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Jan 25 2018

No Snow? No Problem

Five way to have fun when the snow isn't falling.

Exploring Montana, Featured

Winter is at its best when the snowfall is measured in meters and the thermometer stays solidly below freezing. You can ski right out of the back door, follow animal tracks through the woods, and enjoy the muffled silence of a thick blanket of snow. 

It doesn’t always work that way, though. What about those unfortunate times when warm days and cold nights combine to develop a rock-solid crust or when, worst of all, extended warm spells melt the snow away entirely? 

Don’t despair - there’s still plenty to do. The next time your perfect powder turns into something a little less ideal, try one of these five wintertime activities to keep your spirits high until the snow flies again (full disclosure: some of these might actually become winter staples whether the powder’s piling up or not. You’ve been warned.)

1. Go Ice Skating

We’re not talking about going to your local rink, we’re talking about adventure skating. If it’s been cold but the snow hasn’t come, stick your skates in your pack, throw a shovel over your shoulder, and head uphill to a pond or lake that’s had a solid chance to freeze. There’s nothing quite like clearing a few inches of snow off an alpine pond and zipping around the glassy ice that’s hidden underneath. Solitude’s a good bet, too, so it’ll be just you and the sound of your skates on the ice.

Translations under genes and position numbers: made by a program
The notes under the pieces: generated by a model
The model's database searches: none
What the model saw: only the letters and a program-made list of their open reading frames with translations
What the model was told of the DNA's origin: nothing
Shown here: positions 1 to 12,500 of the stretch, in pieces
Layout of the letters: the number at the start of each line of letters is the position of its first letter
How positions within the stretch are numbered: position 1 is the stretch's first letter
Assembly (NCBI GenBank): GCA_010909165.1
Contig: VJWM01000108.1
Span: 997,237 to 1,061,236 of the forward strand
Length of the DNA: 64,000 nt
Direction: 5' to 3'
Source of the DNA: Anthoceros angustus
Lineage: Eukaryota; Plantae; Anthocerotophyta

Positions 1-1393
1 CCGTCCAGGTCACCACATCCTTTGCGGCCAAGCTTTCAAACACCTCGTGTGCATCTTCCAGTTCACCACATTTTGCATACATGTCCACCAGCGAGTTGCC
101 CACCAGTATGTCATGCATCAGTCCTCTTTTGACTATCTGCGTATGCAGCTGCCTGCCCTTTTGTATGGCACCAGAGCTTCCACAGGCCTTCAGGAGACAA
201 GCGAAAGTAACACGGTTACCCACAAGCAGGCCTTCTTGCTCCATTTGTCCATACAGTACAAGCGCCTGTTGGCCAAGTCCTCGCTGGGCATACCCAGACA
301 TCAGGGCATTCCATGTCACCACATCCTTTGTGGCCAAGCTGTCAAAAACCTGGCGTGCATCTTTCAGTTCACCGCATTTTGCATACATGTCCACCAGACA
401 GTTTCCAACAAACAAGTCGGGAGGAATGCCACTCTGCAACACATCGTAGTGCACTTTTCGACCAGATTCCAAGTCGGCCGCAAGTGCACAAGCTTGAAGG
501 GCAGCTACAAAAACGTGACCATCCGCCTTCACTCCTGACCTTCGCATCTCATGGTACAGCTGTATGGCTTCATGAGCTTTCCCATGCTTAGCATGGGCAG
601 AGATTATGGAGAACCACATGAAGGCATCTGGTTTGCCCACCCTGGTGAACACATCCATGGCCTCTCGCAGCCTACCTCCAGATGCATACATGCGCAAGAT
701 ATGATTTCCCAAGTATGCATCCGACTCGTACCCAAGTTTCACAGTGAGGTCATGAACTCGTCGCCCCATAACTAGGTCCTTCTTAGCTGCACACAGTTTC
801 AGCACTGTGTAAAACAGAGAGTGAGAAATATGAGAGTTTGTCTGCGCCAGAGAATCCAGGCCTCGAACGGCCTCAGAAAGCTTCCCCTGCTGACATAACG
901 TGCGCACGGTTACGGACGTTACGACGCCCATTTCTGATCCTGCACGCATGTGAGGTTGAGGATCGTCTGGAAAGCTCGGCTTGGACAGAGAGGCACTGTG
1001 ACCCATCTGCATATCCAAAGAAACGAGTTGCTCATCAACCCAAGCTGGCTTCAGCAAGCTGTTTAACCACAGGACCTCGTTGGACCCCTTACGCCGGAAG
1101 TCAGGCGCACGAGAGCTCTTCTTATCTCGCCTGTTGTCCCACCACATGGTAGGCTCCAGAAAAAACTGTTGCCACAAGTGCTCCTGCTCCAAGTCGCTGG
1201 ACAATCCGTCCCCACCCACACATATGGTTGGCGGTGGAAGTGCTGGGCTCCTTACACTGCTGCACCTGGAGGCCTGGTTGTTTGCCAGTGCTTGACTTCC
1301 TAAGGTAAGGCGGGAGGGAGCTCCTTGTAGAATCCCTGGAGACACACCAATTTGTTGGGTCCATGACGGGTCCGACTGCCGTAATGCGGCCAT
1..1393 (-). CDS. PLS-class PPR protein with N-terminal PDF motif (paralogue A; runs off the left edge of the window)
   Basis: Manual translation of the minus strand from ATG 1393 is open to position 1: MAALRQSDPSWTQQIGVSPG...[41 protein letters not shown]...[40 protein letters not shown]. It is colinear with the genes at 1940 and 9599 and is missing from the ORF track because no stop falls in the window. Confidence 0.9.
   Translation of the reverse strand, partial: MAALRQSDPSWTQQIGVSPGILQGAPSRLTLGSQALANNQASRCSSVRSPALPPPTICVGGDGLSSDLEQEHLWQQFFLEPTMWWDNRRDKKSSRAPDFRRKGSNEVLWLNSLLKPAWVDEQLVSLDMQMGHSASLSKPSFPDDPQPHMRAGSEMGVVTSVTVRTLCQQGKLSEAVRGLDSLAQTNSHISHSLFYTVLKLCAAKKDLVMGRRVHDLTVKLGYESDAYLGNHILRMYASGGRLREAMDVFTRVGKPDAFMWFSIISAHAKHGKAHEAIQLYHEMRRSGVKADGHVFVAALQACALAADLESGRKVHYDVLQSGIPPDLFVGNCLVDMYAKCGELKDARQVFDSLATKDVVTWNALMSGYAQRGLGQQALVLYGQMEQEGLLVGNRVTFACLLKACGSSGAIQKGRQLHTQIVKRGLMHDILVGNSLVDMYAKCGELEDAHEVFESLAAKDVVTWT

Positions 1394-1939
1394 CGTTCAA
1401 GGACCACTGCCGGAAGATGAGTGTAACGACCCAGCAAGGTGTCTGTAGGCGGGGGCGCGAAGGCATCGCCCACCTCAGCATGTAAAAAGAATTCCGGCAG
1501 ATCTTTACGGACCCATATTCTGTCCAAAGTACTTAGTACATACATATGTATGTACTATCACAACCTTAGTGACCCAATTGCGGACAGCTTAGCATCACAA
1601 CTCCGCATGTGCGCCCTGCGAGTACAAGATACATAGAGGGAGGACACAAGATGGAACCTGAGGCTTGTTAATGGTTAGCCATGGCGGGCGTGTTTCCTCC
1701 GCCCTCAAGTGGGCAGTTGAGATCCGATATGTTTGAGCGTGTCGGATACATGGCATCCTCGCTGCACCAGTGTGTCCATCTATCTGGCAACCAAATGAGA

2. Catch Some Fish 

Thought fishing was a summer sport? The dedicated (and maybe slightly crazy) angler knows that the trout are still there when the weather’s cold. You just have to gear up properly and know where to look. Check out streams like the Bighorn and Madison if you’re looking for some great winter action. Bonus: fish tend to rise in the afternoon on sunny winter days and all day long when it’s cloudy and cold, so you can sleep in without feeling guilty about it. 

3. Learn New Skills

The best time to practice winter backcountry skills is before you find yourself in a sticky situation. A dry spell is a great opportunity to learn how to build an emergency fire, make a shelter, assess avalanche safety, and practice navigation and search and rescue skills. Luckily enough, those are all things you can do on one of MWA’s Wild Winter Offerings! Check out the programs all winter long and all over the state on our Wilderness Walks page

4. Explore Your Local Trails

Even if you’re familiar with your favorite trails in the summer, they’ll have totally different characteristics in the winter. The ways to explore are endless, from hiking and trail running to snowshoeing and even fat biking. Depending on where you are, you could see signs of deer and elk forage, the tracks of a cougar, or the black-tipped tail of an otherwise snow-white ermine. Keep an eye out too for tree-dwelling porcupines, soaring bald eagles, curious owls, foxes, and coyotes.  

5. Try Ice Climbing

Ice climbing is a lot more complex and technical than everything else on this list, but it’s a great winter activity whether it’s snowy or not. The ice in Hyalite Canyon, in the Custer-Gallatin National Forest outside Bozeman, is some of the best in the country, so if you have a skilled partner or are ready to hire a guide, there’s no better place to experience this side of winter. 

That's just a start. There are tons of non-snowy winter adventures out there, so don't be shy about finding your favorite.